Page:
NASA Selects 12 New Lunar Science, Technology Investigations

Dr. R. Aileen Yingst of the Planetary Science Institute, Tucson, Arizona, and former Wisconsin Space Grant Director, has been selected by NASA to lead one of 12 new science and technology payloads that will help us study the Moon and explore more of its surface as part of the agency’s Artemis lunar program. These investigations and demonstrations will help the agency send astronauts to the Moon by 2024 as a way to prepare to send humans to Mars for the first time.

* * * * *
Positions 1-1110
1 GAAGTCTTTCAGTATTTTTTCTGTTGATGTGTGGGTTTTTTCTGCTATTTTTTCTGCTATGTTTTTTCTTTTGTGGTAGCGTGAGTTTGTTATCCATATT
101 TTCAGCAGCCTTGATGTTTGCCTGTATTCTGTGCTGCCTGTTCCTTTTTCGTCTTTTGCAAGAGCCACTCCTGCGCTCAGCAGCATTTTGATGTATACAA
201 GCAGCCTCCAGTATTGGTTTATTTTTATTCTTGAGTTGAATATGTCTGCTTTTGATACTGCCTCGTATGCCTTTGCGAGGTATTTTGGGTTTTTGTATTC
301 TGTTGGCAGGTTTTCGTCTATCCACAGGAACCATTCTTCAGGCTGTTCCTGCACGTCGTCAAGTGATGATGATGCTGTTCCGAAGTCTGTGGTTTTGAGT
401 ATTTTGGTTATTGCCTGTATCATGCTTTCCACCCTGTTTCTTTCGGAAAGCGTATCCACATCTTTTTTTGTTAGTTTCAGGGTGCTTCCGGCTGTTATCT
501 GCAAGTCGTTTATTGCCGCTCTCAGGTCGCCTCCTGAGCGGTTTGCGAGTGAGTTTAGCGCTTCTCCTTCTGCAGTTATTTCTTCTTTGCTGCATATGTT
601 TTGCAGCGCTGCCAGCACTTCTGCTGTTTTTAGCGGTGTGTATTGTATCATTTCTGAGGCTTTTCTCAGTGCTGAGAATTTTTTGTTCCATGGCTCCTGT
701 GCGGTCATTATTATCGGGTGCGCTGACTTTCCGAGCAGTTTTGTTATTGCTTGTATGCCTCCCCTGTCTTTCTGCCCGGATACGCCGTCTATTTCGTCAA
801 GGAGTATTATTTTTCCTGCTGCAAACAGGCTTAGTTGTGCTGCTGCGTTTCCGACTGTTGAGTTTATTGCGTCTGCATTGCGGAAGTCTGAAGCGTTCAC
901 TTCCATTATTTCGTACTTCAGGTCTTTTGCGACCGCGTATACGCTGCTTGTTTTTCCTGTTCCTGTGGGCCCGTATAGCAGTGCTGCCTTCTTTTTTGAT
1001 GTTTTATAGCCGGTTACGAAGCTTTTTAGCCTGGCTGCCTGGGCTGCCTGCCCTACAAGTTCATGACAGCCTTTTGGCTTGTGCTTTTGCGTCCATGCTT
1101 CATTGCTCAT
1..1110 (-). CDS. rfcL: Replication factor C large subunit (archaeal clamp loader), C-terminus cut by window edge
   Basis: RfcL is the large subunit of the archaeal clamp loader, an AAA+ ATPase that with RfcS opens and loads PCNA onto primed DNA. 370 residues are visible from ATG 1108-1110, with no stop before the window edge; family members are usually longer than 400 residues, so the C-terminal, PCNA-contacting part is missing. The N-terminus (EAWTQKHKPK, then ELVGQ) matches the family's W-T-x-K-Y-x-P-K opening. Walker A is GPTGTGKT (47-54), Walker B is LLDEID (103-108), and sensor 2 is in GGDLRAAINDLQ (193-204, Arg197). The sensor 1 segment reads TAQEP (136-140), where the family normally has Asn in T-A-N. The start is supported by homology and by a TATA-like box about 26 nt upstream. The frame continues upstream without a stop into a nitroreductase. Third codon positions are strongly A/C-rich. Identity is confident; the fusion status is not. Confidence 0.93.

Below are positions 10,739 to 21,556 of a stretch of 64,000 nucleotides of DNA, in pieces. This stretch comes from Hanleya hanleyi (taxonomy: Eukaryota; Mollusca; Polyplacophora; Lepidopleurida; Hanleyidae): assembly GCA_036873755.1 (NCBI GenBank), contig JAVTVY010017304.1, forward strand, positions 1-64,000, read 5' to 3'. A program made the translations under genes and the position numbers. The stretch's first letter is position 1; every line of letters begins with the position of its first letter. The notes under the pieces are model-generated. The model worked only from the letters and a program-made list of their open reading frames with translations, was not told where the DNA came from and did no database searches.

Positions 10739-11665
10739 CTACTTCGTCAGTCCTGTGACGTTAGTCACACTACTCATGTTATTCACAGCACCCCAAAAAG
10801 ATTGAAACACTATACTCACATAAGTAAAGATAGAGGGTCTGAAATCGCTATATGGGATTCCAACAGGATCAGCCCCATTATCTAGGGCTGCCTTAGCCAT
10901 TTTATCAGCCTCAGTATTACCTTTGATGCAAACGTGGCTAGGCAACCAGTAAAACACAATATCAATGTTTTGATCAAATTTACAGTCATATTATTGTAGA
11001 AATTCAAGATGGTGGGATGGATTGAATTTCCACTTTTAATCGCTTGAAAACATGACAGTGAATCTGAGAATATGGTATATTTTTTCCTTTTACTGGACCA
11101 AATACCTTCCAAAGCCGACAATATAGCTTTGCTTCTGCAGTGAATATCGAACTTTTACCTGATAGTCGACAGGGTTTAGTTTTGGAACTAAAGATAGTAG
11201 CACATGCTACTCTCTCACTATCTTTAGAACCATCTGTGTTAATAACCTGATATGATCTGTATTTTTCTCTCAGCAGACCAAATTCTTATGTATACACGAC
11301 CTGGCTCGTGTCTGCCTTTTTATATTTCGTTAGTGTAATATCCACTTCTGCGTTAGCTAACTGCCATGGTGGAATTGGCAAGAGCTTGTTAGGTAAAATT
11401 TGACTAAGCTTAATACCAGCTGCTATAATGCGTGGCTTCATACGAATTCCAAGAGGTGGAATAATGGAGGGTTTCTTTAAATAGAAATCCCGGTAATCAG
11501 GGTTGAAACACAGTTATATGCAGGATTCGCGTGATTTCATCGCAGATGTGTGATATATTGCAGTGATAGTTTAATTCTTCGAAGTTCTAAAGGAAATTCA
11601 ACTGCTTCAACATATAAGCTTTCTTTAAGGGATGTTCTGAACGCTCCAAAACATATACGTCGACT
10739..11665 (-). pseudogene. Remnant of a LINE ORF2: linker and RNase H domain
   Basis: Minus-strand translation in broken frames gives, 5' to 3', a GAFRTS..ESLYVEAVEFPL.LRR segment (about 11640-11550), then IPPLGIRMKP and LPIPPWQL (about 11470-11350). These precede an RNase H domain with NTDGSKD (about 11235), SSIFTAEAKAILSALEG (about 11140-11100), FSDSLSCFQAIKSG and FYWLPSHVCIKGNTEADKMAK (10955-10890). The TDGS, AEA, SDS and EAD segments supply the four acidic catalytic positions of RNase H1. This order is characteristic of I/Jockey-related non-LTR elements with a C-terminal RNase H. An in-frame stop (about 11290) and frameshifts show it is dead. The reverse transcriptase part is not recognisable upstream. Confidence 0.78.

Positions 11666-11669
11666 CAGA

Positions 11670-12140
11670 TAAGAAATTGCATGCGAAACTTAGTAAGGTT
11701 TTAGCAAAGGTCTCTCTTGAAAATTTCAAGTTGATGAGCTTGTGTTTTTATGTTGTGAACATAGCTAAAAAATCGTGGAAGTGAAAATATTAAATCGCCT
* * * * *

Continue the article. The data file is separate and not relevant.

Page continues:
Dr. R. Aileen Yingst is the principal investigator of Hemidall, a flexible camera system for conducting lunar science on commercial vehicles. This innovation includes a single digital video recorder and four cameras: a wide-angle descent imager, a narrow-angle regolith imager, and two wide-angle panoramic imagers. This camera system is intended to model the properties of the Moon’s regolith – the soil and other material that makes up the top later of the lunar surface – and characterize and map geologic features, as well characterize potential landing or trafficability hazards, among other goals.

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